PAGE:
A classic example of this can be seen in the continued insistence by the Citizen’s Commission for Human Rights, aka the Church of $cientology, that the Sandy Hook shooting was caused by psychiatric drugs, despite the results of the investigation that showed the shooter had never taken any. They simply ask cui bono and conclude that since the pharmaceutical industry would lose massive amounts of money if it turned out their products had caused the shooting, they simply suppressed the evidence (BTW, if the recently-released report strikes you as unsatisfactory or cursory, you need to remember that the primary purpose of the investigation and report was to determine whether or not there were any other people associated with the shooting who needed to be prosecuted (it concluded that there weren’t), not to explain the whole thing).

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  5. 5
    Matte Says:

    I can’t for the world understand how this article managed to get through the peer review process, at all. The journal it was published in must have selected cancer ridden rats as peers for this submission and not proper scientists…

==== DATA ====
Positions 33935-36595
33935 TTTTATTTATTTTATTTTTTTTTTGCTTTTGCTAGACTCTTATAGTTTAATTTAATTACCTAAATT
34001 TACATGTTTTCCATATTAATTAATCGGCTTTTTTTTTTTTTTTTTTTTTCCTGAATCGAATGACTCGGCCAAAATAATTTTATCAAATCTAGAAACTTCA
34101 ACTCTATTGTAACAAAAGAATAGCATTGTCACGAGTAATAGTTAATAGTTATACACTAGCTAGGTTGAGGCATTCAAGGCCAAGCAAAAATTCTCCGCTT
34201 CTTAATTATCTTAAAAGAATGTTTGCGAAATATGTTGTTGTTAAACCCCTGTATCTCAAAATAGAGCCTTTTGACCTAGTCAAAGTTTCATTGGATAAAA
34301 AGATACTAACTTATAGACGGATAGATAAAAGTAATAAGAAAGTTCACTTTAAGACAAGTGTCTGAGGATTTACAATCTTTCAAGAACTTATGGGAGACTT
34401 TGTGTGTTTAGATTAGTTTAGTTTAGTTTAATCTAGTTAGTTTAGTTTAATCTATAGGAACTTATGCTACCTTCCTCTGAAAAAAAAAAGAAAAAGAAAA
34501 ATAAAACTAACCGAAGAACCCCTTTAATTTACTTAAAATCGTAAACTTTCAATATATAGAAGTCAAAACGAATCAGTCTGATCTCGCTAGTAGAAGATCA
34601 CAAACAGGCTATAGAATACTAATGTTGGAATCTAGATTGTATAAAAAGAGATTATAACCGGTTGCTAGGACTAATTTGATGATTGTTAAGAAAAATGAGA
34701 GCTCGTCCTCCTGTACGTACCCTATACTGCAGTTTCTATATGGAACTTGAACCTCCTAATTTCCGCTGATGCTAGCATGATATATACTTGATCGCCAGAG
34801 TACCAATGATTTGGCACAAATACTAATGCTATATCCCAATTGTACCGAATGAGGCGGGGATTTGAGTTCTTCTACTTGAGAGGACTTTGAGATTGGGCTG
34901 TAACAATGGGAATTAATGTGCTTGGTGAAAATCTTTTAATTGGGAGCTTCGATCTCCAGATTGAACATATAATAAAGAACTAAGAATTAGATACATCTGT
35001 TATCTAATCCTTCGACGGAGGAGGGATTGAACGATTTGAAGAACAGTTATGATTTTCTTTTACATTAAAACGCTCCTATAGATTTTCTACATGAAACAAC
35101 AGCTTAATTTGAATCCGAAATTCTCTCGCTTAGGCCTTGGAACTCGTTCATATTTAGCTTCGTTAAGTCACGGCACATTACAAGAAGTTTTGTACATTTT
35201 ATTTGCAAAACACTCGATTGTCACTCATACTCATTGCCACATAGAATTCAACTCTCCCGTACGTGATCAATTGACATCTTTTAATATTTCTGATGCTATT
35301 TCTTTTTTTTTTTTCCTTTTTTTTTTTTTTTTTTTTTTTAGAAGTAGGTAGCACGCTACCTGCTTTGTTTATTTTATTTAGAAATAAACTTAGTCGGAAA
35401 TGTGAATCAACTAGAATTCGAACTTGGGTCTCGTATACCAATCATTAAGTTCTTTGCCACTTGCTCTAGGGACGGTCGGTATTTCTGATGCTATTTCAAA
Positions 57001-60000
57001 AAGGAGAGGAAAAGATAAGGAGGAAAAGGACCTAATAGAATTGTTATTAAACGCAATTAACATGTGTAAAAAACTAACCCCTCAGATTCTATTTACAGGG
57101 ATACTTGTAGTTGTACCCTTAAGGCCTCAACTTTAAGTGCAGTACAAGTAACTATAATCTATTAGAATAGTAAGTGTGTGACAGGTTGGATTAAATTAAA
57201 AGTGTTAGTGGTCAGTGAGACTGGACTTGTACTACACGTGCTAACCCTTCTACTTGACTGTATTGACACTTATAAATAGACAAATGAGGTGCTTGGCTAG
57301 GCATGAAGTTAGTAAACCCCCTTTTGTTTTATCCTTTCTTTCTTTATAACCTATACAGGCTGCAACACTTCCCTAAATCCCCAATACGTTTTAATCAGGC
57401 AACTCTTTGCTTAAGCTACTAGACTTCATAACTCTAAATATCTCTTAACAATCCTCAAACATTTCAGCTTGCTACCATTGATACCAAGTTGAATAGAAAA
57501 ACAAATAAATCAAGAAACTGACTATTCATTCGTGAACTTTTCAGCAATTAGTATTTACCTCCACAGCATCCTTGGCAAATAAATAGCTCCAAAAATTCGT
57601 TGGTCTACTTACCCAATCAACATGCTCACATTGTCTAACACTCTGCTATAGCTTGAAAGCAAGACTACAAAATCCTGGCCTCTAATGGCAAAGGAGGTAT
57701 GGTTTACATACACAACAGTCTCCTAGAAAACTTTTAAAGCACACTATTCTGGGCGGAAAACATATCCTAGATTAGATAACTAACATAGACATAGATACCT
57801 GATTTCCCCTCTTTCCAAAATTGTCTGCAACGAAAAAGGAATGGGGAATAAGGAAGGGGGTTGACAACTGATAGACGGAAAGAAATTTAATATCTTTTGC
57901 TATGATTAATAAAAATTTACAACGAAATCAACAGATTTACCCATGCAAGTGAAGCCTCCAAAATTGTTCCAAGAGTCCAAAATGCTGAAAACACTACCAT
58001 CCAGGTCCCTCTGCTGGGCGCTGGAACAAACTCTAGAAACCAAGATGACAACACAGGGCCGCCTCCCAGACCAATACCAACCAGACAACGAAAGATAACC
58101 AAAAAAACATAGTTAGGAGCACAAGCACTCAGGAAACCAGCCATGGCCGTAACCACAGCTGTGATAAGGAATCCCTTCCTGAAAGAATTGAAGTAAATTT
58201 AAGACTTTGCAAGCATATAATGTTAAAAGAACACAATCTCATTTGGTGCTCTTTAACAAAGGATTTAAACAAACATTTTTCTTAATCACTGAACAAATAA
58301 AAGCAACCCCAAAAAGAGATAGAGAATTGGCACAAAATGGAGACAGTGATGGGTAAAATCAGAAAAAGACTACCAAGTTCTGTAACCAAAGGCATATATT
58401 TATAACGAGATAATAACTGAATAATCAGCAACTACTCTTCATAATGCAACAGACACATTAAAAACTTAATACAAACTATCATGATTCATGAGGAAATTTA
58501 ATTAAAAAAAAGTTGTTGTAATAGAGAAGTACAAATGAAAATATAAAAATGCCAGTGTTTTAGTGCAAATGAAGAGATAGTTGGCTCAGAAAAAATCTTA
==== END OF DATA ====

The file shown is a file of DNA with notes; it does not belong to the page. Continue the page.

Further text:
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  6. 6
    DV82XL Says:

            ebohlman said:

    A classic example of this can be seen in the continued insistence by the Citizen’s Commission for Human Rights, aka the Church of $cientology, that the Sandy Hook shooting was caused by psychiatric drugs, despite the results of the investigation that showed the shooter had never taken any. They simply ask cui bono and conclude that since the pharmaceutical industry would lose massive amounts of money if it turned out their products had caused the shooting, they simply suppressed the evidence

    There is also a common weakness known as the fundamental attribution error – ascribing others’ behaviour to personality traits and objectives, forgetting the importance of situational factors and chance. Suspicion, imagination, and fantasy are closely related.